Does /k/ know how to make ghillie suits?

250 Piece Survival Gear First Aid Kit

LifeStraw Water Filter for Hiking and Preparedness

250 Piece Survival Gear First Aid Kit

  1. 4 weeks ago

    No because I know leaf suits are superior

    • 4 weeks ago

      I dont like canadians either but sewing them onto a camouflage suit seems kind of cruel

      • 4 weeks ago

        L*afs should be gracious they would even be considered for such a redeeming purpose

        • 4 weeks ago

          Okay ed gein

  2. 4 weeks ago


  3. 4 weeks ago


  4. 4 weeks ago


  5. 4 weeks ago

    Answer unclear, please ask again later.

  6. 4 weeks ago

    >Get clothes
    >Add leaves and shit using a needle thread.
    What exactly is the issue really. You visualise it and make it. Is this hard for you OP? Are you a woman?

    • 4 weeks ago

      That's actually inefficient. You get a net and sew the net into the clothes. Then you can tie jute or burlap strands into the net to get a base coverage. When on location, you use the net to tie natural foliage so that you can always match your surroundings.

  7. 4 weeks ago

    They're fricking hot and catch on everything in the forest.
    Great for breaking up silhouettes though, I've had turkeys walk past me while sitting waiting for deer before. Kinda feel like proper camo is efficient enough unless you're going to be 5 meters from a target

  8. 4 weeks ago

    >live innasesert
    >make ghillie suit out of cactus

  9. 4 weeks ago


    • 4 weeks ago
  10. 4 weeks ago

    Some flavor of BDU, a volleyball net, and whatever material suits your needs cut up into strips and tied/gorillaglued to the net. Less is more.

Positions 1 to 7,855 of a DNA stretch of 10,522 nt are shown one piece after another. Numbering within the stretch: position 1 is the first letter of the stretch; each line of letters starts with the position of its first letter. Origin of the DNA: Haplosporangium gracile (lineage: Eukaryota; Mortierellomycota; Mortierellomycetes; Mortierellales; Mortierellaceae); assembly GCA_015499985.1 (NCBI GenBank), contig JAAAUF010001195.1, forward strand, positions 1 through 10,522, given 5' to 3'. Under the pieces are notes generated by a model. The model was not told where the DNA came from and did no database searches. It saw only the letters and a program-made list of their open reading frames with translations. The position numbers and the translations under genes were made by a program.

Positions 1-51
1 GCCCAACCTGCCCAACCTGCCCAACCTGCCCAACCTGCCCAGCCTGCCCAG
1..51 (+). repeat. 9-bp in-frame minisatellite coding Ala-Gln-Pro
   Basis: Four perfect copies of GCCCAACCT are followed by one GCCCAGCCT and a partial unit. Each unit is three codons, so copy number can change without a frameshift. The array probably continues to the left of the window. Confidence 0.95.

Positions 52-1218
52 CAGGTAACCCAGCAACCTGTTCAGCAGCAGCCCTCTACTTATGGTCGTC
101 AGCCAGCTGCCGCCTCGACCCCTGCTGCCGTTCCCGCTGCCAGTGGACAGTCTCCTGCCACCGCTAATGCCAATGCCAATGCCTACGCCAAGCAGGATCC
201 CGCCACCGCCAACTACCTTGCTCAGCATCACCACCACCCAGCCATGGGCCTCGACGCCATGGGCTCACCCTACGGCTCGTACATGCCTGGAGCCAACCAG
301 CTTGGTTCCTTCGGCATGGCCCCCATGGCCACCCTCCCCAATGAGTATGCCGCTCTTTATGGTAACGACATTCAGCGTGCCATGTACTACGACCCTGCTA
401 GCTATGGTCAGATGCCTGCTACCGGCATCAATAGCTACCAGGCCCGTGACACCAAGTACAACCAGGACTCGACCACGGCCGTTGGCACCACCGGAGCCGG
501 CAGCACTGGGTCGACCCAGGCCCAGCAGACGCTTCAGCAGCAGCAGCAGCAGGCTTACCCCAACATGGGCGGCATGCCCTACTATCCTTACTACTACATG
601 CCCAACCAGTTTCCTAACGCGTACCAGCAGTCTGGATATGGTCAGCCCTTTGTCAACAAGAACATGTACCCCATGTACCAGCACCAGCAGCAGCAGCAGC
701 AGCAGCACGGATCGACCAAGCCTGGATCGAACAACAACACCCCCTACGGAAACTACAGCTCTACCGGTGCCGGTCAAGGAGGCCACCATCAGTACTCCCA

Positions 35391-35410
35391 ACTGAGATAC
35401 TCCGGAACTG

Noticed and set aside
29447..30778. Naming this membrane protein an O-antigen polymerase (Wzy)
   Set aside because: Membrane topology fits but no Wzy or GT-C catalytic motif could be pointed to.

11. 4 weeks ago


    * Base clothing: Loose fitting shirt, pants, and hat in colors that match your environment (consider browns, greens, and yellows for woodlands)
    * Jute twine or burlap: This will be the foundation for attaching foliage
    * Mesh netting: In camouflage colors to help break up your outline
    * Fabric strips: Cut from burlap or natural materials like jute or hessian
    * Natural materials: Leaves, twigs, and other debris from your target environment


    * Scissors or sewing shears
    * Sewing needle and thread (optional)
    * Glue gun (optional)


    1. Prepare the base: Use the loose fitting clothing and mesh netting as a starting point. You can attach the netting to the clothes with sewing or by weaving strips of the jute twine through the netting and around the clothes.

    2. Add the foliage strips: Cut strips of burlap or natural materials into irregular shapes. These will mimic leaves and branches. Attach them to the jute twine or netting using glue or by sewing them on.

    3. Incorporate natural elements: The key to good ghillie camouflage is to use natural materials from your environment. Fasten leaves, twigs, grass clumps, and other debris to the suit using twine or glue.


    * Consider your environment: The best ghillie suits will blend in with the surrounding foliage. Use browns and yellows for dry environments and greens for wooded areas.
    * Break up your outline: The key to camouflage is to avoid straight lines. Let the ghillie suit drape and flow naturally.
    * Add dimension: Use different sized materials to create a three-dimensional effect.